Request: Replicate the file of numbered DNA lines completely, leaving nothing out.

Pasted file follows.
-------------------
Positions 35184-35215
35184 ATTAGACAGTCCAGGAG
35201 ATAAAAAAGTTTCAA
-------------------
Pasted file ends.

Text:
Positions 35184-35215
35184 ATTAGACAGTCCAGGAG
35201 ATAAAAAAGTTTCAA